Sunday, January 02, 2005

Some of the New Year's Eve celebrations I have missed 

For the political junkies and freedom lovers, New Year's Eve in Kiev, Ukraine, sound very much like a place to have been.

Somewhere up to one million Ukrainians crowded into the Independence Square and surrounding streets to welcome the new year - and the new president, Victor Yushchenko, who was there with his family to greet the crowd.

Standing next to Yushchenko, Mikhail Saakashvili, the president of Georgia, who himself was elevated to lead his nation on the crest of a bloodless democratic revolution earlier last year. Said Saakashvili to the crowd: "Here, on this square, not just the future of Ukraine has been decided, but also the future of Europe."

Meanwhile, in the neighboring Belarus, post-Soviet only in terms of a passage of time and not of substance, president Alexander Lukashenko announced that he will greet the new year in his presidential office. As he explained: "When the nation celebrates, the president has to be watchful." Which, I guess, tells you everything you need to know about the Belarusian politics. Not surprisingly, the Ukrainians took this pronouncement as a joke, albeit not a very funny one, but also a sign that maybe this time next year the Belarusians, too, will be celebrating the coming of a new year as free people.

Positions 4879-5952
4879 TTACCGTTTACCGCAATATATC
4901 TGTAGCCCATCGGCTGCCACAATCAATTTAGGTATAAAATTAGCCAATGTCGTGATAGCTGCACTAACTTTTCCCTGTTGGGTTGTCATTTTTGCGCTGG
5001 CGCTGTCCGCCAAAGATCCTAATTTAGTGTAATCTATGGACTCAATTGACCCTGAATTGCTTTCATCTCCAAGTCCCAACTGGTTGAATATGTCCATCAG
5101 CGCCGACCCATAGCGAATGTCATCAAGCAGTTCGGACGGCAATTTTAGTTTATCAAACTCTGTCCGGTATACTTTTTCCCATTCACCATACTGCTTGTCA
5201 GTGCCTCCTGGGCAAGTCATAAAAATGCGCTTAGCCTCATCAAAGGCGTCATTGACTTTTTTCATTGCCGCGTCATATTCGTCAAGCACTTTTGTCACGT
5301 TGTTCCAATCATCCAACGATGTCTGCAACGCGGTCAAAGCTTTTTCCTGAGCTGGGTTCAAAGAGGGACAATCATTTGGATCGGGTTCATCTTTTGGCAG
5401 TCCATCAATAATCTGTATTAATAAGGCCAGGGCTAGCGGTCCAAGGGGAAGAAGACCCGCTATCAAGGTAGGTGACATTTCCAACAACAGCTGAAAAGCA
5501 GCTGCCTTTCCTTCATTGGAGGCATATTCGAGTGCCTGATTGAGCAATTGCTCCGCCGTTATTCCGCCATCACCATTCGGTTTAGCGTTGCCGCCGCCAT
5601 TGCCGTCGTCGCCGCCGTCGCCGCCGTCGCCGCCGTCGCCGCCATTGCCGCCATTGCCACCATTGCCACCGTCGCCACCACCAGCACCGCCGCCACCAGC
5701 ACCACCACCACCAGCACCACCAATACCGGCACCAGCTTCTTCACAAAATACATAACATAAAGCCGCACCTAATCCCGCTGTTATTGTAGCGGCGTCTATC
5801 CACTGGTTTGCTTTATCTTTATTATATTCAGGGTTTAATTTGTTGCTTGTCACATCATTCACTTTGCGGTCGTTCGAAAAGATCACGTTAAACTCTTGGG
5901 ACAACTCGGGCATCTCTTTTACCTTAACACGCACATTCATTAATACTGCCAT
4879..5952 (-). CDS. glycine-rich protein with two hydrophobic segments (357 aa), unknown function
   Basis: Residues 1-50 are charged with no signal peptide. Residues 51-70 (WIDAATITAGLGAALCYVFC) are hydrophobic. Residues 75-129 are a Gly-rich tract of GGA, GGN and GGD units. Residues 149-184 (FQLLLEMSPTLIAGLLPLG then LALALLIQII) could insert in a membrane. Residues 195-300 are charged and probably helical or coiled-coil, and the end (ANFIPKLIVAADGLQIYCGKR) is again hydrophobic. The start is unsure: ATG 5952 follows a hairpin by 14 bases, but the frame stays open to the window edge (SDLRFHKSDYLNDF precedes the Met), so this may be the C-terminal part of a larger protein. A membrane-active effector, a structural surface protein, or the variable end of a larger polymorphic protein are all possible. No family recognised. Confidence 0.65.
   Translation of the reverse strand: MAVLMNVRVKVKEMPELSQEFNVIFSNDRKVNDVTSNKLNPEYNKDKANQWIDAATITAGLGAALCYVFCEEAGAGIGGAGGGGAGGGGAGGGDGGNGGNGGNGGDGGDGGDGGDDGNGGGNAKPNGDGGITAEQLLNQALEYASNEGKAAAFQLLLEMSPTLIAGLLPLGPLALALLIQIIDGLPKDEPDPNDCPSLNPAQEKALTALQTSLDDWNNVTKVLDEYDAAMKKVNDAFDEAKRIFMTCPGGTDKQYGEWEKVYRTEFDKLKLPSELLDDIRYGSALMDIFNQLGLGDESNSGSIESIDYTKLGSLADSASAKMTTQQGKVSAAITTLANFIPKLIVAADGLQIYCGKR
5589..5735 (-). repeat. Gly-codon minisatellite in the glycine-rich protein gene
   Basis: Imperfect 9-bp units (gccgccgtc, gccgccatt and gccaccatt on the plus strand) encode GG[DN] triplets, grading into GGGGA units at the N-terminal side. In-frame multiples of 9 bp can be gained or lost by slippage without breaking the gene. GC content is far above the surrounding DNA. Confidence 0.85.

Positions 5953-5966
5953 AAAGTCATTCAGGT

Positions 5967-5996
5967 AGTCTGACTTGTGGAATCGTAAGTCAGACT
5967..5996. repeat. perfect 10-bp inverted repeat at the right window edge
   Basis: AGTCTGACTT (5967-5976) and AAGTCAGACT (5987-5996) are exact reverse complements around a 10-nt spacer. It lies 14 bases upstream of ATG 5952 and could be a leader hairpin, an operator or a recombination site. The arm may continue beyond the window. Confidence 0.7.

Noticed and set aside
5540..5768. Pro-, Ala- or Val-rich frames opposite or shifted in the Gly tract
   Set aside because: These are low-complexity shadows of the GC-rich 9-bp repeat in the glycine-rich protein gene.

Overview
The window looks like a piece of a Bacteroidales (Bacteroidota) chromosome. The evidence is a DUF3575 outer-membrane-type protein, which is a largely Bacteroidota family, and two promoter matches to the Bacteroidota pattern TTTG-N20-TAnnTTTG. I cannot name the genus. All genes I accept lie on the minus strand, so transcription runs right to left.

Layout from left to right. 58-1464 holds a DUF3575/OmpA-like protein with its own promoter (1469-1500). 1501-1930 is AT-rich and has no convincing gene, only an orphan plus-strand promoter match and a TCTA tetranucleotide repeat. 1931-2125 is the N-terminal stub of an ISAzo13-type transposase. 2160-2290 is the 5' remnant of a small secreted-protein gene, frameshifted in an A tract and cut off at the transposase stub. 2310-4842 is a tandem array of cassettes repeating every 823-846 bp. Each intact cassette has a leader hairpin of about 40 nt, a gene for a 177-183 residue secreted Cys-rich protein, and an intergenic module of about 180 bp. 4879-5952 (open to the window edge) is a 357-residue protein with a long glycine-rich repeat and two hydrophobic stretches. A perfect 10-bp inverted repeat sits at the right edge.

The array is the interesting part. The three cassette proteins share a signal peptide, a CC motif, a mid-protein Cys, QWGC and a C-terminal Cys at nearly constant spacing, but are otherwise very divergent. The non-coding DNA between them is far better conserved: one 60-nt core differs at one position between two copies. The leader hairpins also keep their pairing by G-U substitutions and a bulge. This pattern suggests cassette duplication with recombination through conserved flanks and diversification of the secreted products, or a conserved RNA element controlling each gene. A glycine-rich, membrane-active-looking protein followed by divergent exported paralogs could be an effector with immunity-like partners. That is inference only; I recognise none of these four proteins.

By the way, the infamous dioxin poisoning might have horribly disfigured Yushchenko's handsome face, but fortunately there was not enough poison to go around for another pro-democracy leader, Yulia Timoshenko.

No wonder the good side won.

And I also managed to miss another great party, this in the main square of my hometown Krakow, where 140,000 people crammed into what is Europe's largest historic market square.

Well, maybe next year.


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